ISIS sympathizers from Algeria vandalize University of Toronto websites to proclaim their love for jihad.
A new report from the American Enterprise Institute and Norse outlines Iranian offensive cyber operations, ambitions, and capabilities. They discern signs of close interest in the North American power grid. (Compare to Cylance's earlier report on Operation Cleaver, which noted Iranian interest in airport security.)
Airliner security remains in the news as Boeing and others dispute the recent US Government Accountability Office's warning that networked flight decks are vulnerable to hacking. (Via several vectors, but passenger Wi-Fi attract the most attention. It also draws law enforcement attention, as One World Labs' Roberts attracts the FBI's basilisk eye after some perhaps too-frisky tweeting on a Denver-to-Syracuse run. It's striking how much is observed.)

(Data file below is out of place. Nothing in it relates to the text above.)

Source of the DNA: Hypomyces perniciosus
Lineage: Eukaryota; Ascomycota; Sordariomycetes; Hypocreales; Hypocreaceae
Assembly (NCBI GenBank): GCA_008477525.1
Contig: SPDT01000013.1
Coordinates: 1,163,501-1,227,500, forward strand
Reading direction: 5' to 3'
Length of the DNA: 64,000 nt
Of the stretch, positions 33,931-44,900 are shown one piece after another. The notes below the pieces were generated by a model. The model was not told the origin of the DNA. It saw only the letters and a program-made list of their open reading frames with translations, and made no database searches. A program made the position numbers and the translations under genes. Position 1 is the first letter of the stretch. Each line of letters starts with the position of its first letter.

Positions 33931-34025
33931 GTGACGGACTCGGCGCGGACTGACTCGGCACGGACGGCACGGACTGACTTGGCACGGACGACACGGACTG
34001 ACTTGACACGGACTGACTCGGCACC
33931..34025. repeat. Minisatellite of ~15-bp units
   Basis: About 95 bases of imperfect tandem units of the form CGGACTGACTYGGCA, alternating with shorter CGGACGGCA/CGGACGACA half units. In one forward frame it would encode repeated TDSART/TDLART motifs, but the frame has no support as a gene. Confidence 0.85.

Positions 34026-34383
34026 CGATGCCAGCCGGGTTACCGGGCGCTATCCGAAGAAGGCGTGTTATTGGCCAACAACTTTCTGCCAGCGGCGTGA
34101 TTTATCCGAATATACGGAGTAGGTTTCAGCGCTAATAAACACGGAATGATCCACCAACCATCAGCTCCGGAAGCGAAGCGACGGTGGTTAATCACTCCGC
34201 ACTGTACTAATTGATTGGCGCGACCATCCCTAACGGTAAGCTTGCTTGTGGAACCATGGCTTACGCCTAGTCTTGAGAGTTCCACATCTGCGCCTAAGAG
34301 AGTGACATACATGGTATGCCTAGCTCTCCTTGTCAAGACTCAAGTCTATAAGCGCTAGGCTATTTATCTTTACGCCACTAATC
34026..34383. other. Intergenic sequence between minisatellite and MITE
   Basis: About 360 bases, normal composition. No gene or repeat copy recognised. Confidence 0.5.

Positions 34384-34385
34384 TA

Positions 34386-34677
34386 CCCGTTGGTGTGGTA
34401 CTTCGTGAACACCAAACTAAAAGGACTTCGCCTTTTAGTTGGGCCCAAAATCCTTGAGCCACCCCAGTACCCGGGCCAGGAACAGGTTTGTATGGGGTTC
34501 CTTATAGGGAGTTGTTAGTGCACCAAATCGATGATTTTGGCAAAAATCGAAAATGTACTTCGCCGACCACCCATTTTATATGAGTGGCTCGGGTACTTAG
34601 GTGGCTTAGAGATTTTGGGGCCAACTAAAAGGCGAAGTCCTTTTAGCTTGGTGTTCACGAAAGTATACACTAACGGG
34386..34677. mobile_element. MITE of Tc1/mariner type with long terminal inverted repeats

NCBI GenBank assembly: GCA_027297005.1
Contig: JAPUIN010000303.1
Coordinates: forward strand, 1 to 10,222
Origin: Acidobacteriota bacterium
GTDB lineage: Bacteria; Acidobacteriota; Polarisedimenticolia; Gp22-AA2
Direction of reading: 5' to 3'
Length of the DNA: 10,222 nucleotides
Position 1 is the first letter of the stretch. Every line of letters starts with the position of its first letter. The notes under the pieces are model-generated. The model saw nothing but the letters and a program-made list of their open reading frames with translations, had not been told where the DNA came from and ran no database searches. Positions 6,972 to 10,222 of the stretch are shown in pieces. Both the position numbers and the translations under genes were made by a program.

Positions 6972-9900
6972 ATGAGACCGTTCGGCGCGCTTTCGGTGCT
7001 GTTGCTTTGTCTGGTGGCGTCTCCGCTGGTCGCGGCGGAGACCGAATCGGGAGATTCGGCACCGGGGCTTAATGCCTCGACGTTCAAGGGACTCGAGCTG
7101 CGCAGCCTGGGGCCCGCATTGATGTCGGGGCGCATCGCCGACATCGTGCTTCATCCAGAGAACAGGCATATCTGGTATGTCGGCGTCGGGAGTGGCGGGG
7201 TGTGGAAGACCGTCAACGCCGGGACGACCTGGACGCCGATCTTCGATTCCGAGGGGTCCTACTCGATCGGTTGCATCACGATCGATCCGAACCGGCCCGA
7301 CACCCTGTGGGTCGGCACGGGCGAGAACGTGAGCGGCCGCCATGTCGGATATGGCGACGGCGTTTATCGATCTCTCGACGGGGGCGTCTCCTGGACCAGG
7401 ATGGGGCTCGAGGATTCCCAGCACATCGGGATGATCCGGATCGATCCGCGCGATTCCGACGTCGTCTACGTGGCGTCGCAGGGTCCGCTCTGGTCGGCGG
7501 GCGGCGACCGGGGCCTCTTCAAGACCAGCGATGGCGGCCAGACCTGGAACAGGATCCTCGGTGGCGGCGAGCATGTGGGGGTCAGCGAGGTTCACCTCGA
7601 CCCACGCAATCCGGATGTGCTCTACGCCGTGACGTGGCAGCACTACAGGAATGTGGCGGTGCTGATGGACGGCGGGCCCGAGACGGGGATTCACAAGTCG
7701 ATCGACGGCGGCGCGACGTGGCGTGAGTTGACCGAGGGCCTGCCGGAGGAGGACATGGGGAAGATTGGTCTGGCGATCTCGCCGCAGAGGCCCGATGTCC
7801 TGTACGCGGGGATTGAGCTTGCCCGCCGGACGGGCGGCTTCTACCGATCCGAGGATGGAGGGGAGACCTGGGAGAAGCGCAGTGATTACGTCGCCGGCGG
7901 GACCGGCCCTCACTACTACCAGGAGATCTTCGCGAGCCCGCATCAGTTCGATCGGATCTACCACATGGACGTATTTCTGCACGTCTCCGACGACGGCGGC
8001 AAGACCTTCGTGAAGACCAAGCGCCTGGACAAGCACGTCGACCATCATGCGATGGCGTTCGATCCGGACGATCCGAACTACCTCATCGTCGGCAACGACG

Wikileaks publishes Sony emails (accompanied by some high-minded rumination about corporate political influence).
The Pawn Storm cyber espionage campaign is still active. So is banking malware Neverquest (a.k.a. Vawtrak): now more evasive. And gamers should remain alert for Teslacrypt ransomware.
Cisco patches an exploitable vulnerability in ASR 9000 Series Aggregation Services Routers. Sophos calls Microsoft's patch MS15-034 a "must-fix."
US SecDef Carter woos Silicon Valley.
Dark Reading calls out the "seven deadly sins" users commit that expose enterprises to hacking. They don't interpret them in terms of the traditional Seven Capital Vices, so we'll do that for you: users are guilty of, in order, sloth, avarice, and (a distant third) pride. Lust, envy, gluttony, and wrath not so much (at least in cyberspace).